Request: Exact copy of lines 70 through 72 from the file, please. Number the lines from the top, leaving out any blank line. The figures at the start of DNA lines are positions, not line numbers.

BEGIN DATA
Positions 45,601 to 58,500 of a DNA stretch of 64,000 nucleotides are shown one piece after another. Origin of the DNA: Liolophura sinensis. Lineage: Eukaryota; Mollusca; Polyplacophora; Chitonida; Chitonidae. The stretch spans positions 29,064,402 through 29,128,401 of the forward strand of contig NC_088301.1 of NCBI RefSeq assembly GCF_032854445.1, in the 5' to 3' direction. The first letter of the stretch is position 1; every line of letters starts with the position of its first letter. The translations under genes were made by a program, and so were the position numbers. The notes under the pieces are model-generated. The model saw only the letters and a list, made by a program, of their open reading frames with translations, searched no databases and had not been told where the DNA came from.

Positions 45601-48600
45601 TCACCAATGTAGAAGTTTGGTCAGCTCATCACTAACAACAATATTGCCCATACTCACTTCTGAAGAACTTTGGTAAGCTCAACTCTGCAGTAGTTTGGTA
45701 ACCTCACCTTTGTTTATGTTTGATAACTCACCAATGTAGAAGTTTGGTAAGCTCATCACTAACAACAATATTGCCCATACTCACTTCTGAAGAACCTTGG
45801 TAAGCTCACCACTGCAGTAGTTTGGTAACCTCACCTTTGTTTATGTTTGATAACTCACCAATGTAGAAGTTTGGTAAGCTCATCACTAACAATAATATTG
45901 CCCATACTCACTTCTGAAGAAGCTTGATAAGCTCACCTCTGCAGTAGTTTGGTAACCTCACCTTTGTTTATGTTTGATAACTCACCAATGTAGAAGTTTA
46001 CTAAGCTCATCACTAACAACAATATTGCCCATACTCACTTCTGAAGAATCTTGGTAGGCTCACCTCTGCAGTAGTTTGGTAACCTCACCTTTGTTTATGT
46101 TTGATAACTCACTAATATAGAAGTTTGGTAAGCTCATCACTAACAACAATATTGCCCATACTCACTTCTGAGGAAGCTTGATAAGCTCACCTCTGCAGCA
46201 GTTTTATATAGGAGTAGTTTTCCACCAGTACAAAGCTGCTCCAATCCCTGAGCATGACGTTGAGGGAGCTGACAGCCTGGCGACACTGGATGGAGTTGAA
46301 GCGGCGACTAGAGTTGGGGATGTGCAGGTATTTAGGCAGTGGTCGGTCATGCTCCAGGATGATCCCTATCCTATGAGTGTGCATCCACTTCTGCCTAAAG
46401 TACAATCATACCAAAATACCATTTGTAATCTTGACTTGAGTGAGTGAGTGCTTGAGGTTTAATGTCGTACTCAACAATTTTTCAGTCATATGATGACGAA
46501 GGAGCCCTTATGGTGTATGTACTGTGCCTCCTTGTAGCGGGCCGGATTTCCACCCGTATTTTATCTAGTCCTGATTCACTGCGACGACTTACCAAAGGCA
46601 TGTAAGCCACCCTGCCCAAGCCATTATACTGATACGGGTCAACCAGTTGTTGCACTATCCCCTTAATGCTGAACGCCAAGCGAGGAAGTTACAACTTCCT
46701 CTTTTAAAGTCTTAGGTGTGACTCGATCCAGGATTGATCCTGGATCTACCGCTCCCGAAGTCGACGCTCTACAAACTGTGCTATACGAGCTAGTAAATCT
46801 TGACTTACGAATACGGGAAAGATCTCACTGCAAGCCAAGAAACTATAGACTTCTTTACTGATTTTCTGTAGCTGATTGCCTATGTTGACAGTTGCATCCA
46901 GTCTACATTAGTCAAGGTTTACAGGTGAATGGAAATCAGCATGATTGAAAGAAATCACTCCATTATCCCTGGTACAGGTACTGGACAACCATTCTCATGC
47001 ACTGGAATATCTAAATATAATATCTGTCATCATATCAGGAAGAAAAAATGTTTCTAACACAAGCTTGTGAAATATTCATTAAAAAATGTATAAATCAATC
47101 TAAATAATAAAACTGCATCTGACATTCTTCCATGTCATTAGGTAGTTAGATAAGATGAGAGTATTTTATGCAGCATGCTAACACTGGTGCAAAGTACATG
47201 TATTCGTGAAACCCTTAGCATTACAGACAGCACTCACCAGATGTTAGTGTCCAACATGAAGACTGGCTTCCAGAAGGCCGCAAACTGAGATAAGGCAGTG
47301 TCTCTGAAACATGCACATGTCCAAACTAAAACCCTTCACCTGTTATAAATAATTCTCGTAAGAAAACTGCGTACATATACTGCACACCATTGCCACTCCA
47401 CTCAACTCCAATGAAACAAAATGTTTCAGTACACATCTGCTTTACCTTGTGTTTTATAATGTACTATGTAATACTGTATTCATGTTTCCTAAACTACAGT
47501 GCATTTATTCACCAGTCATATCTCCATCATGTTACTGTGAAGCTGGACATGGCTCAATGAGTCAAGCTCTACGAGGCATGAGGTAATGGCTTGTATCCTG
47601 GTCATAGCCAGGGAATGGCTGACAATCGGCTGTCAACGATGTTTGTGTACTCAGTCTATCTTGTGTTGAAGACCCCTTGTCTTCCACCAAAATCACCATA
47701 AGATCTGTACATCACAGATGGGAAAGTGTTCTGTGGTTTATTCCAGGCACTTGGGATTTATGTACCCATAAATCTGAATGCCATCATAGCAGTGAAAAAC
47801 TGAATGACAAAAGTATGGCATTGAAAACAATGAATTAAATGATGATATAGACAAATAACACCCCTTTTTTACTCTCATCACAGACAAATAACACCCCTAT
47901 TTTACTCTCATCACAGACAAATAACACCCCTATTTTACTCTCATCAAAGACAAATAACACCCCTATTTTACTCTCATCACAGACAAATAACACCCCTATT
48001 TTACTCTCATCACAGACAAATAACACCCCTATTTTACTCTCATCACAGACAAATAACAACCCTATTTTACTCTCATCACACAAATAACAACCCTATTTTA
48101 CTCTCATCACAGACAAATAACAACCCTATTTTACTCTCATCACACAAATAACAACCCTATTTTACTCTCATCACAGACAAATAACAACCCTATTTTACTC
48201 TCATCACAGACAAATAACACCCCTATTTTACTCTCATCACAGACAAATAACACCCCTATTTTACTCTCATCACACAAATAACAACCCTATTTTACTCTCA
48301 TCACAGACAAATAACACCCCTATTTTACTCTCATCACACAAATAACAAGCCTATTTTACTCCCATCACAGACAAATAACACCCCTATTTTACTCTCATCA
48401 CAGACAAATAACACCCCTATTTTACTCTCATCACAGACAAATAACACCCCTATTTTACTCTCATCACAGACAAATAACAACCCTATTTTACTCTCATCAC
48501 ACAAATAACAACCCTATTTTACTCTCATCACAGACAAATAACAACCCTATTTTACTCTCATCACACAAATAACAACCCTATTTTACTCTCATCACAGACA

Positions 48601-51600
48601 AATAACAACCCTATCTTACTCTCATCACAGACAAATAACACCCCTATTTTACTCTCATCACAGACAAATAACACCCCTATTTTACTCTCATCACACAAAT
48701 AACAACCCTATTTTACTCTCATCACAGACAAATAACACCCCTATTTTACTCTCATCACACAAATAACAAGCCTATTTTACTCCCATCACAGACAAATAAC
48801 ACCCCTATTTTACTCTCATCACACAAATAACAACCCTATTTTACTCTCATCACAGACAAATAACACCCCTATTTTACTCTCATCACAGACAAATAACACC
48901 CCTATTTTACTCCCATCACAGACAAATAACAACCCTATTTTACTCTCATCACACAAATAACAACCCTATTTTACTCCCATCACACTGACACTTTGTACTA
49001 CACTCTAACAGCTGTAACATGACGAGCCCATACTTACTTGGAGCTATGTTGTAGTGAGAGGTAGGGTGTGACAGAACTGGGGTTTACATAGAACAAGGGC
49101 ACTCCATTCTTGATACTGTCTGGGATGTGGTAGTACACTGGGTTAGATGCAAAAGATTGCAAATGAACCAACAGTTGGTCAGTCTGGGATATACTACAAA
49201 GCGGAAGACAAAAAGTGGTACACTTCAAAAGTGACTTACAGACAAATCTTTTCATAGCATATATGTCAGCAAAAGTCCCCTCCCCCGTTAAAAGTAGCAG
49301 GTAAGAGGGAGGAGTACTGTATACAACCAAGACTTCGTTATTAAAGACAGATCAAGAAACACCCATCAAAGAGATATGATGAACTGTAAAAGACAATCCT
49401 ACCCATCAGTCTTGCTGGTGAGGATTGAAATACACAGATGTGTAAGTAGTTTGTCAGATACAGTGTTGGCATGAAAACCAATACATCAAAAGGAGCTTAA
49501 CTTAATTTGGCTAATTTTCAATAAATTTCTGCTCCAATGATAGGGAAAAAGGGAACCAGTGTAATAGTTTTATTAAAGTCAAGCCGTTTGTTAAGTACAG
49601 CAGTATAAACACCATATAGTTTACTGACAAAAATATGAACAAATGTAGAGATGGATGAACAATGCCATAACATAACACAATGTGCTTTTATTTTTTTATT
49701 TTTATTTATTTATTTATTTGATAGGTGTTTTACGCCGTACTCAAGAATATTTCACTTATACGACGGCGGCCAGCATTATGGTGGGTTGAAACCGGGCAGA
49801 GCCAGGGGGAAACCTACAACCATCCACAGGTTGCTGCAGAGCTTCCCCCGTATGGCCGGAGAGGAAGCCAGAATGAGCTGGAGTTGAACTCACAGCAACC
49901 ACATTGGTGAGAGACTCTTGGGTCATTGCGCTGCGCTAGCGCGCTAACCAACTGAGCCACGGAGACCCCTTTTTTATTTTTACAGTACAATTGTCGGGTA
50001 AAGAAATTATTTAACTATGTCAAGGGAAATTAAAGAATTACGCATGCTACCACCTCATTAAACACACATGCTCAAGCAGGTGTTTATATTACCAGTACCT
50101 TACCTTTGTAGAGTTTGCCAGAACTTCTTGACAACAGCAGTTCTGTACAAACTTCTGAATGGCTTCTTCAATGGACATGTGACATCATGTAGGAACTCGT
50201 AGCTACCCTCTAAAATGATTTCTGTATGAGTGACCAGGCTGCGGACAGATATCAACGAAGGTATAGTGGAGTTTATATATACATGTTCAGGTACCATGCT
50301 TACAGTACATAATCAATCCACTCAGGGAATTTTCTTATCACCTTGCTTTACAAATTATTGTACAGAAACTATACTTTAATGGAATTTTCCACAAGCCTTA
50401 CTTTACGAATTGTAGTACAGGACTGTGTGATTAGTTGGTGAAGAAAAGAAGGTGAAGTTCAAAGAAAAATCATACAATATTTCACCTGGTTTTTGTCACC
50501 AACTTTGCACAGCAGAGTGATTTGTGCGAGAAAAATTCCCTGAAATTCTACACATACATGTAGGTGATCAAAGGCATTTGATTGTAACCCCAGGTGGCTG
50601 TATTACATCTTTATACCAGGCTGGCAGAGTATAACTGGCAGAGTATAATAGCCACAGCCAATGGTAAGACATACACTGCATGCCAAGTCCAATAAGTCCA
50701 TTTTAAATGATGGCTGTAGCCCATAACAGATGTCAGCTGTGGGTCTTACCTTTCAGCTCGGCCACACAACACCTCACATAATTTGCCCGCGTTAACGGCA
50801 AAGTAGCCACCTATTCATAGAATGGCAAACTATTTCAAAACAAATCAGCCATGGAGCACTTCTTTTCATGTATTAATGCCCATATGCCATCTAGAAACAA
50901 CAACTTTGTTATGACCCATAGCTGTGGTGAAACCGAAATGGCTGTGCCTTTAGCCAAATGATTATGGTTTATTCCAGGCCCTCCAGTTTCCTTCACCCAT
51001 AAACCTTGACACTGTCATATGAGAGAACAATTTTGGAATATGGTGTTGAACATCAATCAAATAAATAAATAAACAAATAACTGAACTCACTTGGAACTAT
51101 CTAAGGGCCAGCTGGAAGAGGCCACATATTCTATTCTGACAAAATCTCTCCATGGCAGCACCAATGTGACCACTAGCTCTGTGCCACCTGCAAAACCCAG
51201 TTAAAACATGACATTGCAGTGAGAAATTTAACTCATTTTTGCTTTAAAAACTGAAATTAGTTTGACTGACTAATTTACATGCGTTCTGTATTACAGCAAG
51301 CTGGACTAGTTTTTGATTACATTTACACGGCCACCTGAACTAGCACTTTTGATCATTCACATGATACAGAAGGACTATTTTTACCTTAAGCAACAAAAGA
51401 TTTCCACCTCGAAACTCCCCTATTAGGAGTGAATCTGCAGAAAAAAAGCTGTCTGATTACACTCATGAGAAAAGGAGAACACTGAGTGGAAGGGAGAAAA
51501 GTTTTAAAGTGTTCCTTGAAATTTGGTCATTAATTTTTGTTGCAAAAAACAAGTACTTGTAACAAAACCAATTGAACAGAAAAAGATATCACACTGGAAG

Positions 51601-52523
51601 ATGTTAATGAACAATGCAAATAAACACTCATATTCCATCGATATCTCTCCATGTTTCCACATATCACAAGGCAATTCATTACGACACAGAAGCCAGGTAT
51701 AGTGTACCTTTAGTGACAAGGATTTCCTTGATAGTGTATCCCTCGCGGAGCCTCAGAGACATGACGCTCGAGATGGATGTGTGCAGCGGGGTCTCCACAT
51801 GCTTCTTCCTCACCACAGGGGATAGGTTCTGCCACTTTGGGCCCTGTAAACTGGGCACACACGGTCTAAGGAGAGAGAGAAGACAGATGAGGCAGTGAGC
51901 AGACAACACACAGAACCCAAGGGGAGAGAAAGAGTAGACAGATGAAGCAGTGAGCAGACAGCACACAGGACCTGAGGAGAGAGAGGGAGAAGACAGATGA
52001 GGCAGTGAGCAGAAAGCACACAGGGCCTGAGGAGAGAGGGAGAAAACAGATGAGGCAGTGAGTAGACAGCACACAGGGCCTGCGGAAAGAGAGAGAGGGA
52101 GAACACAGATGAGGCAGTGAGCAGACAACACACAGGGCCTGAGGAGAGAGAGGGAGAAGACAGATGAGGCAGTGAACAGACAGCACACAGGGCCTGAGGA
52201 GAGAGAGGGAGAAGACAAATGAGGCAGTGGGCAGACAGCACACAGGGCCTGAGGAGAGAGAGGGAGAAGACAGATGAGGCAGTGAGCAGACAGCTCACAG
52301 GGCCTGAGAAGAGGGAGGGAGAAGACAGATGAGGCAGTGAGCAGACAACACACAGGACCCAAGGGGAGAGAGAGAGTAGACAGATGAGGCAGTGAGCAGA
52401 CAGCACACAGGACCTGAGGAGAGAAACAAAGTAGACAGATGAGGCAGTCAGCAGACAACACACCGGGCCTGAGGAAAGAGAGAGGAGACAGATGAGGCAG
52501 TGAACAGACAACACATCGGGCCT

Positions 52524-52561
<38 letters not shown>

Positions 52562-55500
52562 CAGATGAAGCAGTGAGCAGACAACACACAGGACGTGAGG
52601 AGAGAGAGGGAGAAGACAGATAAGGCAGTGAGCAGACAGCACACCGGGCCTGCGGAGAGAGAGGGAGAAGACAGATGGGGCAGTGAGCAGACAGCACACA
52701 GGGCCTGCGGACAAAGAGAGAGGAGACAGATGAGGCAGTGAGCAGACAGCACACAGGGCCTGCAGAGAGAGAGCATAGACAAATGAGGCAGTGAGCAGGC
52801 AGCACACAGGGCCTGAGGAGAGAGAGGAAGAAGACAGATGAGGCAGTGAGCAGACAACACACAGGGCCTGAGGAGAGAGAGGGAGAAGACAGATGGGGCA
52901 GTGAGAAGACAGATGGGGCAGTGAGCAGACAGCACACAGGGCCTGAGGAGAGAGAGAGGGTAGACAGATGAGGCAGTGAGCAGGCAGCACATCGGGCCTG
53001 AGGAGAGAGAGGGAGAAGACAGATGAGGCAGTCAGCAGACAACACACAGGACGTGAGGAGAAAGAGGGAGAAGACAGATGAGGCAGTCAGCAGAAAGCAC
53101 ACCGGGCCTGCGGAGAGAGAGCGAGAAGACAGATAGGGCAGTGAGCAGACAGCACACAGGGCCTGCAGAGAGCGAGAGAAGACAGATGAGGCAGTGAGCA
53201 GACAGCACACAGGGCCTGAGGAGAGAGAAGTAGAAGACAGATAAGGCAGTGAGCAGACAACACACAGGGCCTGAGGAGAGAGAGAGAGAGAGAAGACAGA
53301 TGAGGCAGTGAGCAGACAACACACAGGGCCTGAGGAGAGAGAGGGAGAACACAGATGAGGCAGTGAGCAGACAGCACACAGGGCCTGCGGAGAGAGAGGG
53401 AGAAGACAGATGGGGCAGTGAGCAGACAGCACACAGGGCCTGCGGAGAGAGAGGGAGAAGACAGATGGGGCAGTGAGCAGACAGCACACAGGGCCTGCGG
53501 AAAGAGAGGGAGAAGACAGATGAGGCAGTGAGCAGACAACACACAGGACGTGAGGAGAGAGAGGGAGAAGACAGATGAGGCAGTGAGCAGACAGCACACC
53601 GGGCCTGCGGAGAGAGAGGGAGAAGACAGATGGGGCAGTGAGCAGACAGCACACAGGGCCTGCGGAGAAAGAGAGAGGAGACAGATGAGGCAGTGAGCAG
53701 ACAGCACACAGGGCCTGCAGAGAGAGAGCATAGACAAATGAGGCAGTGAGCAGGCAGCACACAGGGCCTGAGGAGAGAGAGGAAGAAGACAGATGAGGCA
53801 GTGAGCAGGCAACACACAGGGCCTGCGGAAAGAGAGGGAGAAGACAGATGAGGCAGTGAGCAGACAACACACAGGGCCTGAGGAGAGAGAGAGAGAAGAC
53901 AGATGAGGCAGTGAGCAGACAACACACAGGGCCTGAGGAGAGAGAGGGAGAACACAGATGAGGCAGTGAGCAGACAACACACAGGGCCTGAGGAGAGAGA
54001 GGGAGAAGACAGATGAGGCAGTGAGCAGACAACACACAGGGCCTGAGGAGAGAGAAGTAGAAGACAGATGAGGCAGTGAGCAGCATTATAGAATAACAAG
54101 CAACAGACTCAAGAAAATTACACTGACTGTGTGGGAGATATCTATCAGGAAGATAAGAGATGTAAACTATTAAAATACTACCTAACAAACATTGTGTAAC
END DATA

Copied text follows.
52101 GAACACAGATGAGGCAGTGAGCAGACAACACACAGGGCCTGAGGAGAGAGAGGGAGAAGACAGATGAGGCAGTGAACAGACAGCACACAGGGCCTGAGGA
52201 GAGAGAGGGAGAAGACAAATGAGGCAGTGGGCAGACAGCACACAGGGCCTGAGGAGAGAGAGGGAGAAGACAGATGAGGCAGTGAGCAGACAGCTCACAG
52301 GGCCTGAGAAGAGGGAGGGAGAAGACAGATGAGGCAGTGAGCAGACAACACACAGGACCCAAGGGGAGAGAGAGAGTAGACAGATGAGGCAGTGAGCAGA